After what seemed like a never-ending period in which games were played two or three times per week, there has been a sense of relief that Newcastle United have not been available to inflict further misery on their long-suffering supporters for an entire week.
TFI Friday took on new relevance during the Aston Villa game, as the torture was inflicted early on in our weekends, leaving Saturday and Sunday free for more pleasurable experiences such as weeding the driveway or rubbing alcohol gel into paper cuts.
That respite of exactly eight days between 8pm kick-offs has been unusually calm and quiet in the context of the infernal racket that is our football club. Perhaps this is because I have muted and blocked every possible outlet for takeover guff and have actually missed a breaking news story from the Gulf that may or may not mean that something else of questionable relevance may or may not happen. Ignorance is bliss.
This week, the biggest noise emanating from my social media was outrage over Newcastle’s backup goalkeeper not being selected as England’s third-choice goalkeeper for an international break that should not be going ahead.
Quite what pleasure seeing Karl Darlow sit on a bench in England warm-up gear would have brought this disgruntled section of our fanbase remains a mystery to me. As Newcastle tumble towards relegation, taking comfort or pride in Darlow’s selection is akin to watching your house burn to the ground but finding solace in an evacuated neighbour commenting on how lovely your flower bed looks in the orange glow of the fire.
The definition of ‘must-win’ has also been debated this week, with both pedantry and ignorance in equal supply. “It isn’t must-win unless the consequence of not winning means relegation” is certainly not an approach you would want any of the healthcare practitioners involved in your care to take. “Well, yes, you probably would benefit from this treatment now but technically it isn’t necessary until you’re almost dead.” Can I have a second opinion, please?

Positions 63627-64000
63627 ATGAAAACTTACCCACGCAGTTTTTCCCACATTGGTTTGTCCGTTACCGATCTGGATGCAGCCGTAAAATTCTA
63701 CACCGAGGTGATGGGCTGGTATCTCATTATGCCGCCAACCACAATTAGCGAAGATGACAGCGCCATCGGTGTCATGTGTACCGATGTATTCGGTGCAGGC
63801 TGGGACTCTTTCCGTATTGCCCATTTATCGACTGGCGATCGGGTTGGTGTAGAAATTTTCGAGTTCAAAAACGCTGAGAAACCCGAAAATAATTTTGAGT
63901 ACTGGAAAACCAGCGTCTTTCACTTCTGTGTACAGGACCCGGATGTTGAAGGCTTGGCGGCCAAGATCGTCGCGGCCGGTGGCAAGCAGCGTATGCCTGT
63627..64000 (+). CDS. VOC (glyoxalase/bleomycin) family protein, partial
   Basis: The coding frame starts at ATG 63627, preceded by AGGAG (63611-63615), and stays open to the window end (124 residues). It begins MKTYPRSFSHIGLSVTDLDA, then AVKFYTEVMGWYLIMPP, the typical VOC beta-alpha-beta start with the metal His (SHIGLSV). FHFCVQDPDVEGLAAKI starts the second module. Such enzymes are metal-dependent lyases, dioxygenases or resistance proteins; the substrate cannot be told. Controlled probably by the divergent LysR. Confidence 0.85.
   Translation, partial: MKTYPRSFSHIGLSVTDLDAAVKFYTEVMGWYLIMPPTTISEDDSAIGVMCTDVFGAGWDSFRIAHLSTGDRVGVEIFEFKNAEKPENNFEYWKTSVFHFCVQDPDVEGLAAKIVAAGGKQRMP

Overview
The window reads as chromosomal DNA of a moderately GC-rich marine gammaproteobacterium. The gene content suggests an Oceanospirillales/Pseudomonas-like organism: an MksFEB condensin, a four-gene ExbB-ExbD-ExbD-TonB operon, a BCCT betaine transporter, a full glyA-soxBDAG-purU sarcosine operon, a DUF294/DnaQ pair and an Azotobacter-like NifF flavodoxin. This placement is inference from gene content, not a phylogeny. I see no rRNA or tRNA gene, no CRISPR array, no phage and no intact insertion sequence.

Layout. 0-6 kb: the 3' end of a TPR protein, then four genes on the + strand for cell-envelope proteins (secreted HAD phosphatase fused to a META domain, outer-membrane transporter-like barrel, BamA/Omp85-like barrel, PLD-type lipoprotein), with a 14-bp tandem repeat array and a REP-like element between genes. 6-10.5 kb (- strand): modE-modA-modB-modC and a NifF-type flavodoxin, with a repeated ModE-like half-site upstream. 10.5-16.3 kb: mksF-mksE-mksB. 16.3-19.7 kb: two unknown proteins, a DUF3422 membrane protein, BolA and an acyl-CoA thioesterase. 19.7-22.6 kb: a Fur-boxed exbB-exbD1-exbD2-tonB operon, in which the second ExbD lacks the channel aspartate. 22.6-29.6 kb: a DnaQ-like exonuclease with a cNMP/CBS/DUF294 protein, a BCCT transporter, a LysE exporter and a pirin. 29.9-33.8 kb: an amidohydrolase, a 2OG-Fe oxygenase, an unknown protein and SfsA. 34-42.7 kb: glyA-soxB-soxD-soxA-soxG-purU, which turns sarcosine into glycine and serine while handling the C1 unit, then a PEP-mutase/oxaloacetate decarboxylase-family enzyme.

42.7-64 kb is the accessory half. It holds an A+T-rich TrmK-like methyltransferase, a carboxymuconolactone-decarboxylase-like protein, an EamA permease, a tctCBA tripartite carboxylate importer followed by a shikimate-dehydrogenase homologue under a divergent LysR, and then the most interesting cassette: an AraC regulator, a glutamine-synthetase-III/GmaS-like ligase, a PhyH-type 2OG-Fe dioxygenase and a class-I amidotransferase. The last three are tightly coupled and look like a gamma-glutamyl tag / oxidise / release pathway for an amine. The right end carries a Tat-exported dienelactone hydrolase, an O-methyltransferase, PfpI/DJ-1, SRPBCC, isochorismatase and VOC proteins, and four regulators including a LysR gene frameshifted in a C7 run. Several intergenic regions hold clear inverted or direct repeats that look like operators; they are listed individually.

We have become increasingly obsessed with words over the last year as, in the absence of many other parts of our normal lives, they are all we really have and they are picked apart at every opportunity. It is why press conferences provide a weekly meltdown within the fanbase, as the manager continues his struggles with the most basic grasp of effective communication and public relations. In any other job, he would be removed or protected from media duties but this is Newcastle United – a club that not only accepts mediocrity and failure but rewards it.
Today’s press conference saw Bruce tell reporters that we have to accept that we are in a relegation scrap (we accepted it pre-season), repeat the accumulation of points mantra (yes, we are aware how league tables work), forget that Crystal Palace exist (easily done, to be fair) and insist that six or seven teams are in the fight (are Brighton & Hove Albion two separate teams?). You can almost picture Michael Spicer in the room next door, throwing his notes in the air in exasperation.
Meanwhile, Newcastle’s greatest ever social media player has been away home during his injury and given the faux-outrage ITK accounts a chance to wind up the rumour mill they’ve had in storage since his bust-up with Bruce turned out to be long-COVID. Players going to their home country – or indeed any other country – during rehabilitation from injury is nothing new in football but they need something to gossip about, I suppose.